College access and completion supports: Boston, MA
- Eliminating barriers to college enrollment and graduation: College access supports typically serve high school or early college students from underrepresented groups, such as first-generation students, students from families with low incomes, and English language learners. Programs offer a wide range of services, which often include some combination of academic courses, non-academic college preparedness skills, financial counseling, and more.
- Delivering the model: Many program services are anchored by a dedicated coach, who may be an on-site employee at a high school or college or off-site as an employee of a nonprofit program. Coaches typically spend the majority of their time in individual sessions with students or families, offering step-by-step guidance on the college admissions, enrollment, and persistence. Coaches may also participate in programming at local high schools, on college campuses, and among community-based organizations.
- Accumulating college credit during high school: Dual enrollment and early college programs are high-intensity practices within the college access space. These programs, which allow high school students to take college classes, have a range of benefits. In addition to accumulating college credit (often heavily subsidized or tuition-free), students gain familiarity with the academic and emotional rigor of college, which can ease transitions when they enroll full-time.
- Helping families prepare financially: College access supports often focus on the most common barrier: finances. This can be done through a range of supports, including direct scholarships for tuition; stipends for college costs (like transportation or books); financial planning assistance; referrals to external funding streams; and administrative assistance with key forms, like FAFSA.
- Incorporating supplementary services: Depending on the scope of the program, specialized academic or non-academic services may also be included, such as access to financing, tutoring, test prep, mentoring, and more. If a program does not include such services, coaches are often responsible for cultivating a robust referral network to ensure that student and family needs can be met.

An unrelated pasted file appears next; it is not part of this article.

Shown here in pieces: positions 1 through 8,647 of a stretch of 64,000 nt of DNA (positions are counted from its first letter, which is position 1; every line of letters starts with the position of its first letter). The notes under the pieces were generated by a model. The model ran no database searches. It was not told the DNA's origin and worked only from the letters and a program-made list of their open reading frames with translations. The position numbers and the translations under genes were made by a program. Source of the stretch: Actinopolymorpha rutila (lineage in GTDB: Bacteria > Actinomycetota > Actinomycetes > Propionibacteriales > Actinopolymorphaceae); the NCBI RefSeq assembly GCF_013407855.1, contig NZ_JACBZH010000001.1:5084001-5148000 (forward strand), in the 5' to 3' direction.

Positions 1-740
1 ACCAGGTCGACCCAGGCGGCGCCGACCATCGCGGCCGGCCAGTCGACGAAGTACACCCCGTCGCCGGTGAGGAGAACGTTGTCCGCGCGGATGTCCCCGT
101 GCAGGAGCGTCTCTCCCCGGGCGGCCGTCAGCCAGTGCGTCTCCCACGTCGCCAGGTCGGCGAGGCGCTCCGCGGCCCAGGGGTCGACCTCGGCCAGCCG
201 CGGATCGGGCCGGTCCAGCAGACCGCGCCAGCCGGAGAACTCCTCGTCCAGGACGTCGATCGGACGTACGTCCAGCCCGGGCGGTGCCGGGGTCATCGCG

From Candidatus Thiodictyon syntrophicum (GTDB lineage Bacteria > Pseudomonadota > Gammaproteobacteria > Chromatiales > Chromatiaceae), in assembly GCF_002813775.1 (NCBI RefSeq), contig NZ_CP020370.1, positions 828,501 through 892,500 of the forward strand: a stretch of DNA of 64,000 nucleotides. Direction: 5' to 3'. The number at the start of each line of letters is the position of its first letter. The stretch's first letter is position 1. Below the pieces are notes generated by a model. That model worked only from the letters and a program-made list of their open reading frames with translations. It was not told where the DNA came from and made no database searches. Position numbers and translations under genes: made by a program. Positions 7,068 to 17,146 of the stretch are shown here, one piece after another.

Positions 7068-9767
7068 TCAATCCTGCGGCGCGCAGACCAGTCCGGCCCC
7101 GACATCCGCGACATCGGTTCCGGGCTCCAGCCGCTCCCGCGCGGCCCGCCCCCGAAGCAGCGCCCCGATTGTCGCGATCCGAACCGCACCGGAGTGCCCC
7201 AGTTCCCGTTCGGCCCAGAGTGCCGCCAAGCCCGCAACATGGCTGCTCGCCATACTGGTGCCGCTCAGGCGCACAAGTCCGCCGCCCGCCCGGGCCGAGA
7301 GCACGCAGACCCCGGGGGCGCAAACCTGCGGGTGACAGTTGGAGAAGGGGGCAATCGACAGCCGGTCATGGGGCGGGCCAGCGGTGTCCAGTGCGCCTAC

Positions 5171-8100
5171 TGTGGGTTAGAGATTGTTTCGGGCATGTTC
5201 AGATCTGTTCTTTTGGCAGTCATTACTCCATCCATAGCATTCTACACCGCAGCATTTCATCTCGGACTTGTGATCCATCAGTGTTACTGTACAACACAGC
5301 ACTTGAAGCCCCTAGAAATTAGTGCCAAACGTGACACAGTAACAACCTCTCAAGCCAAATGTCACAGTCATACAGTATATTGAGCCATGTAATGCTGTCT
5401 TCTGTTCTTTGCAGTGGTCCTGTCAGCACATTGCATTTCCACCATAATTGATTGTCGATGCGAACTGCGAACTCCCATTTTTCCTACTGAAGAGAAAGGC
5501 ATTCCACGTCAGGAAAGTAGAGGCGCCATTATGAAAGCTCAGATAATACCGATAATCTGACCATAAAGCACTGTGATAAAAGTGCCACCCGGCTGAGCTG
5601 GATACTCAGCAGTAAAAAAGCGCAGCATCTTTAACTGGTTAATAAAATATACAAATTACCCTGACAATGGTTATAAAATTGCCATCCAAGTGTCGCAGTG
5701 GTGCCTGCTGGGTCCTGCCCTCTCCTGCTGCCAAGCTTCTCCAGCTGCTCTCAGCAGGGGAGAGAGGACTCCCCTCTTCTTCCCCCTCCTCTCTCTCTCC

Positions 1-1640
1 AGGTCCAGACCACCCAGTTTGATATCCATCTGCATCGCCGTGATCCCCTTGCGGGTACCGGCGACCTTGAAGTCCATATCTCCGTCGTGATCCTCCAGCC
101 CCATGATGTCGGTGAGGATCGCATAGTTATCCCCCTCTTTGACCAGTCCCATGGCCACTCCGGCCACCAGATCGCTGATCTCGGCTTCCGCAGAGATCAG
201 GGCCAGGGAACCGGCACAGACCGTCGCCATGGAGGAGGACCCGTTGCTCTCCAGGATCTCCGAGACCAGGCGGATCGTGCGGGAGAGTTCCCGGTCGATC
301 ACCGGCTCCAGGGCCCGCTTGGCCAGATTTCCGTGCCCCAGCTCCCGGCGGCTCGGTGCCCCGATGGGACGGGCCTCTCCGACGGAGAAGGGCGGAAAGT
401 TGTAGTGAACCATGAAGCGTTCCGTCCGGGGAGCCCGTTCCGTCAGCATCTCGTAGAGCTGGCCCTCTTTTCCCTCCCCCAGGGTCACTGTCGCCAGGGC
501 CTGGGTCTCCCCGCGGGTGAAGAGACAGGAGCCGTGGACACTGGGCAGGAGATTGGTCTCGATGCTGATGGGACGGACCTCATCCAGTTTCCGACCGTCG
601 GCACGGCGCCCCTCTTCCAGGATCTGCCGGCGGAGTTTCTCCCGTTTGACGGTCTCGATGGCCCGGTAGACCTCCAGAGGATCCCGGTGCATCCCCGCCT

Multiple rigorous evaluations of college access and readiness programs have demonstrated positive, statistically significant effects on college enrollment and completion.
A 2022 research synthesis found that well-designed college access programs are associated with increases in college enrollment and graduation.
A 2019 systematic review found that outreach programs that include active counseling or simplifying college application processes are effective in increasing disadvantaged students’ access to higher education.
- A 2012 meta analysis estimated that college access programs, on average, increase enrollment by 12 percent.
Results and accomplishments
Bottom Line participants are 8 percentage points more likely than their peers to graduate from a four-year college (55% vs. 47%).
Bottom Line participants are 5 percentage points more likely (87%) to enroll in any college and 9 percentage points more likely (79%) to enroll in a four-year college than their peers.
Average college graduation rate of Bottom Line participants in Massachusetts
Bottom Line's 2020 college graduates in Massachusetts employed full-time or continuing their education
- Serving thousands of students: Bottom Line has grown from serving 25 students in one Boston high school in 1997 to serving over 3,000 students across the entire city today, a significant share of the total number of college-bound students from lower-income backgrounds in the city.
- Collaborating closely with schools and colleges: The program has developed close partnerships with public schools and colleges across the state of Massachusetts, enabling them to reach the students most in need, orient them towards colleges that are a good fit, and support them through graduation.
- Boosting college access and persistence: In recent years, Bottom Line has maintained strong outcomes on key performance indicators. Of all Bottom Line students in Massachusetts, 93 percent commit to a specific college before graduating high school, and 94 percent of students persist into their second year.
In 2008, public and civic leaders in Boston launched Success Boston, a city-wide effort to address low college completion rates among Boston Public Schools (BPS) graduates. At the time, only 35 percent of BPS graduates enrolled in and completed college. The completion rates for Black, Hispanic, and low-income students were even lower, at 28, 24, and 14 percent, respectively.
To address this issue, Success Boston several non-profits to deliver college access and completion support programs to BPS students. Bottom Line was chosen as a primary service provider. The program advises low-income students on applying to, selecting, and enrolling in a college. Once in college, Bottom Line provides individualized academic, social, and career services to students.